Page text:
Like the ripples from that dropped block of concrete, a tsunami is actually a series of waves, usually spaced about 15-20 minutes apart, with troughs in between them. To the observer on shore, the approach of a tsunami often begins with a rapid receding of the shoreline, much further out than normal. This is followed, 8-10 minutes later, by the first wave, which surges onto the shore, often traveling a half a mile or more inland. As the cycle repeats, the first wave recedes, carrying anything loose back out to sea. Then the next wave hits. In Thailand, Sri Lanka and Indonesia, where the worst damage occurred, many people who survived the impact of the first wave were swept out to sea as it receded, or were killed by one of the surges that followed. But what fascinates me the most about tsunamis is that, until they reach land, they are practically unnoticeable on the surface of the ocean. Their amplitude in deep water is often only a meter or less. An ocean liner or a fishing vessel would pass right over them, completely unaware that underneath it a force was racing onward that, when it surfaced, could obliterate an entire country.
I’ve been thinking a lot about that sort of thing recently, because it seems to me that it’s a pretty good metaphor for what is going on in science. I started writing this column because I believed that genomics was like a tsunami: a force that, when it crested, would change everything, and I wanted to have an excuse to think about what that would mean. The true impact of the genomics revolution is only starting to be apparent now, and it’s very different from what it was predicted to be when the Human Genome Project began in the late 1980s. It has not had a significant impact on human health yet - the disease genes that have been discovered have generally come from specific individual research programs, and pharmacogenomics has initially focused on polymorphisms in genes that were already identified before the human genome was sequenced. Genomics has produced technology, such as cDNA microarrays and mass spectroscopy-based proteomics, that is likely to play a major role in diagnostics in the near future, but not necessarily in treatment. No, the major effects, which are now rolling across biology like a series of waves, are cultural.
Because of genomics, data gathering and analysis is now valued highly - in some instances above hypothesis-driven research. Because of genomics, targeted big science projects, such as structural genomics, that aim to produce easily appreciated results (usually in the form of large amounts of data), are consuming a large chunk of funding that would otherwise go to individual investigator-initiated basic research. Because of genomics, there is a perception in some quarters that when you have analyzed something you have understood it; mathematical modeling of biological processes is beginning to become a substitute for experimental probing. Because of genomics, a kind of mysticism is creeping back into biology: we use terms, like ‘systems biology’ and ‘emergent properties’, that have echoes of vitalism in them - almost as though we are starting to believe that we cannot explain the behavior of living systems in terms of the physics and chemistry of their component parts. We can argue about whether this is good or bad for our field. We can argue about how we should react to it. But we cannot ignore it. None of this could have been appreciated in 1990. It was all moving beneath the surface, moving rapidly and inexorably and now it is upon us. Until the next tsunami comes along, genomics, like molecular biology before it, will change our scientific world whether we like it or not.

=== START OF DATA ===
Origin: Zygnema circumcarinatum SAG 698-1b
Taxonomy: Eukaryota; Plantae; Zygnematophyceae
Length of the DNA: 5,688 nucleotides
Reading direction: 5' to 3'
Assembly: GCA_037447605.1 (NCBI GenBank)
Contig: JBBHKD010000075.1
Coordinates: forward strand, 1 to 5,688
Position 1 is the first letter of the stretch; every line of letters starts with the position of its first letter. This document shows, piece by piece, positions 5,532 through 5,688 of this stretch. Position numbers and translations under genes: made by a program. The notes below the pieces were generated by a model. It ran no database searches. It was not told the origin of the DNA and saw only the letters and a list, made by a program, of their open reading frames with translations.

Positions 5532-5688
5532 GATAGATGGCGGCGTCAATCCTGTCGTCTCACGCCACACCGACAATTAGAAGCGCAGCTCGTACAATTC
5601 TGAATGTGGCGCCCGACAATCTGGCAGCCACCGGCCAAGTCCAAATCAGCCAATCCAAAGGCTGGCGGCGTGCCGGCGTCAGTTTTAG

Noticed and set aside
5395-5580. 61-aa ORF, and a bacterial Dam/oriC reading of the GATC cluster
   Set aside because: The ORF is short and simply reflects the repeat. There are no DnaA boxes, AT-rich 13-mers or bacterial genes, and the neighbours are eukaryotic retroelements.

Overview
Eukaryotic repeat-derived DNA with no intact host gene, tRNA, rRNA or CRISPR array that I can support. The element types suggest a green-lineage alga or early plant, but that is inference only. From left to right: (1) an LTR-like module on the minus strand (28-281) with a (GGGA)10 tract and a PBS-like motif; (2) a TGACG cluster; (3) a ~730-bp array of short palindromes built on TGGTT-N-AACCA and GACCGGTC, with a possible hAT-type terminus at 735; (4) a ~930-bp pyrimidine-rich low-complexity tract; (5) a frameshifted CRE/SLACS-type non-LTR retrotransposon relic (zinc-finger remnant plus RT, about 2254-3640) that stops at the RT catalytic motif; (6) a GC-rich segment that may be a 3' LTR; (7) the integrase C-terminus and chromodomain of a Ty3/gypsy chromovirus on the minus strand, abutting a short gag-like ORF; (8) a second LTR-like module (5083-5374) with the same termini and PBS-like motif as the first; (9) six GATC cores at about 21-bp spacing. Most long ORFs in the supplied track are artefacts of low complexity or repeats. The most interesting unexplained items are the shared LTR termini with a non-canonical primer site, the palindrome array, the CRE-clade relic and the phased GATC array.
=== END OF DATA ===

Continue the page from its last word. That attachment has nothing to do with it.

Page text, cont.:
So one of the lessons I take from what happened on 26 December is the folly of believing that things will remain as they are today. We go about our lives and our careers unaware of the great forces that move, unseen, beneath the usual tide of events. Until they crest they are almost undetectable, so we don’t talk about them or plan for them. And once they do crest, they can change our careers and our lives in a very short time. It would seem that, of all the qualities we need to survive and thrive in an unpredictable world, flexibility - adaptability if you will - might just be the most valuable. The other lesson is a practical one. If you’re standing on shore, looking out at what seems to be a perfectly calm ocean, and you suddenly see the shoreline receding rapidly, exposing the sea bottom much farther out than usual, turn around and run like hell away from the water. You need to get a half mile inland; a mile would be better. You have, if you’re lucky, maybe 10 minutes.
*This commentary was reprinted with permission from Genome Biology (2005) 6, 104.
Gregory Petsko (firstname.lastname@example.org) is the Gyula and Katica Tauber Professor of Biochemistry and Molecular Pharmacodynamics at Brandeis University.